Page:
Oct. 11, The Boston Herald on the need to protect those brought to U.S. illegally as a child by their parents:
Well, so much for that bipartisan agreement President Trump insisted he wanted on immigration.
Sunday the White House released a laundry list of more than 70 specific immigration-related demands — items that would have to accompany any effort to grant permanent legal status to some 800,000 “Dreamers” — young people brought to the U.S. illegally by their parents.
“I have a love for these people,” Trump once said, “and now hopefully Congress will be able to help them and do it properly.”
A dinner with Democratic leaders “Chuck and Nancy” seemed to clinch the deal.
Now Trump has decided to hold those Dreamers hostage to a list of ridiculous demands the Democrats — and any Republicans with a smattering of sense about basic economics — will be forced to reject. That raises the question of how serious he was in the first place.
The list of Trump demands includes, of course, money for a border wall with Mexico — nothing sensible like a high-tech approach to security, but a real wall — a non-starter for Democrats.
And, of course, the 10,000 new Immigration and Customs Enforcement agents to enforce all of these new laws. (Aren’t Republicans supposed to be in favor of smaller government?)
But the truly horrifying part is the demand that legal immigration be cut in half — which would constitute a devastating blow to the U.S. economy. Has no one the courage to explain to Trump that with virtual full employment, the real danger is a labor shortage.
Sure, there’s a case to be made for a merit-based system that would prioritize occupations that could contribute the most to the U.S. economy. But who then will manicure Trump golf courses or serve dinner at Mar-a-Lago.
Of course, the plan hasn’t a snowball’s chance in hell of actually passing — which is a good thing. But that does raise the question of who will save the Dreamers? Surely there are enough sensible Democrats and Republicans left in the Congress who are capable of doing the right thing — even if the occupant of the White House hasn’t a clue what that is.
Oct. 9, China Daily on the necessity of dialogue between the United States and China:
That the relationship between China and the United States comes under strain from time to time is most often a result of one of them misinterpreting the other’s intentions.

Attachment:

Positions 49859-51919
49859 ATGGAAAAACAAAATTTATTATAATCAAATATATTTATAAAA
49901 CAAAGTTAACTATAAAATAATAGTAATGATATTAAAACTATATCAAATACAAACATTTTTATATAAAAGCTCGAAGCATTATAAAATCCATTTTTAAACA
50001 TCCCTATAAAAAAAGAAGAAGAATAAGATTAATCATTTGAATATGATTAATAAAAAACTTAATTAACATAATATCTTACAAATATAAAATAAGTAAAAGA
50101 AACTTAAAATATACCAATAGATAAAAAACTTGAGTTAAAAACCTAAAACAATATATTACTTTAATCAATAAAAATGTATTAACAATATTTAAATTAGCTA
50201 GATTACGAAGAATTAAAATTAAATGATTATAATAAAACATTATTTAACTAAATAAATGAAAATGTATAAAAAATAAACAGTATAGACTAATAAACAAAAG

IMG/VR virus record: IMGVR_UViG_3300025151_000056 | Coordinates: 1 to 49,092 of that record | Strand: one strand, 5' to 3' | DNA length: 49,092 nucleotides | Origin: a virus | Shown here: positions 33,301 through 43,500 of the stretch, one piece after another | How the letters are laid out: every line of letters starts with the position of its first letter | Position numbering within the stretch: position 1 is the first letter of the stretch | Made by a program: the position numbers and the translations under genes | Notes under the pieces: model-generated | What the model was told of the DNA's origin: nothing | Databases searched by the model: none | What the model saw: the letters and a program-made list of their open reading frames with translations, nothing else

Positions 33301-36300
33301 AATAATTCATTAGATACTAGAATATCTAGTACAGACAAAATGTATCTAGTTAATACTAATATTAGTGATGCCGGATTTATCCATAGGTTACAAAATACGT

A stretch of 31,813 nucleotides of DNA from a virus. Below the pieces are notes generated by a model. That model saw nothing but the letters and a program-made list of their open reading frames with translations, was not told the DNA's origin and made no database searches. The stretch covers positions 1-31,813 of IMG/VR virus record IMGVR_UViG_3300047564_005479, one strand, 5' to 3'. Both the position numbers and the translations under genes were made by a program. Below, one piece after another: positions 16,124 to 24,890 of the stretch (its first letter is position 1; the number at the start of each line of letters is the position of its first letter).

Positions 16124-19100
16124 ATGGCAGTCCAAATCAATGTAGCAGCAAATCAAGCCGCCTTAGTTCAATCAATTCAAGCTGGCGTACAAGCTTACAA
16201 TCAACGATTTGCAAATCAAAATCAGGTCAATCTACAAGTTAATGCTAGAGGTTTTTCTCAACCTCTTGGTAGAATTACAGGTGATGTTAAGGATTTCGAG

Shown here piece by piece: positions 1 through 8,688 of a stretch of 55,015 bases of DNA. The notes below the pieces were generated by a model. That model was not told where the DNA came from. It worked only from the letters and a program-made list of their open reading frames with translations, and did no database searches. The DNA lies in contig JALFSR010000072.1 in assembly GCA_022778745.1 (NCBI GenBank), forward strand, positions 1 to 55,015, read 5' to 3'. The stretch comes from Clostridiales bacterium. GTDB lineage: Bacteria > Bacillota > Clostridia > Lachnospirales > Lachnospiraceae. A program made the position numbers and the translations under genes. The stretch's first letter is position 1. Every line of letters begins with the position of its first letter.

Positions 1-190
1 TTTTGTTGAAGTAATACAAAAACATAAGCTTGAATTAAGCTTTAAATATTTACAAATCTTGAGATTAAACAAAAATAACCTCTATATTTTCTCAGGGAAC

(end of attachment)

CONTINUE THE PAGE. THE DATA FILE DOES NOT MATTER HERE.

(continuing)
That is why the four high-level dialogue mechanisms, which were agreed during President Xi Jinping’s visit to the U.S. in April, are both pragmatic and important, as they can help the two sides avoid any misunderstandings by enabling them to properly discuss and manage their differences and disputes.
The last of the first round of dialogues — on law enforcement and cybersecurity — was held on Friday in Washington, with the two sides agreeing to further cooperate on repatriating suspected criminals, and to work together to combat drug trafficking and strengthen cybersecurity — outcomes that reflect the call of Xi last month for countries to jointly tackle transnational crimes and cyber security challenges and advance common and comprehensive security.
It is natural that China and the U.S. do not see eye to eye on every issue. But so long as they take each other’s major interests into account and keep the channels of communication open, there is no reason why they cannot forge a strong and friendly bilateral relationship.
For instance, one of the reasons the cyber security dialogue was initiated was the hacking attacks on U.S. companies and government agencies, which, despite Beijing’s consistent and strong denials of any involvement, Washington alleged were sponsored by China.
These accusations have long been an irritant in bilateral relations. However, the dialogue last week served to clarify the situation and help end the altercation, as both sides pledged to jointly crack down on cybercrime and continue to implement their consensus on cybersecurity cooperation, including the agreement that neither side will conduct or support the cybertheft of intellectual property.
Likewise, the pledge of closer cooperation on repatriation will address China’s concerns that the U.S. could become a safe haven for corrupt Chinese officials who have fled the country.
It is heartening that such frank exchanges have been the hallmark of the first round of four dialogues between the U.S. and China, since building a truly cooperative partnership between the two sides requires mutual trust and respect, and these can only be established by talking sincerely with one another to dispel misperceptions and suspicions. Addressing their concerns head-on in their talks will enable each to better understand the other’s intentions.
And, after all, as President Xi put it, there are a thousand reasons to make the relationship work, and no reason to break it.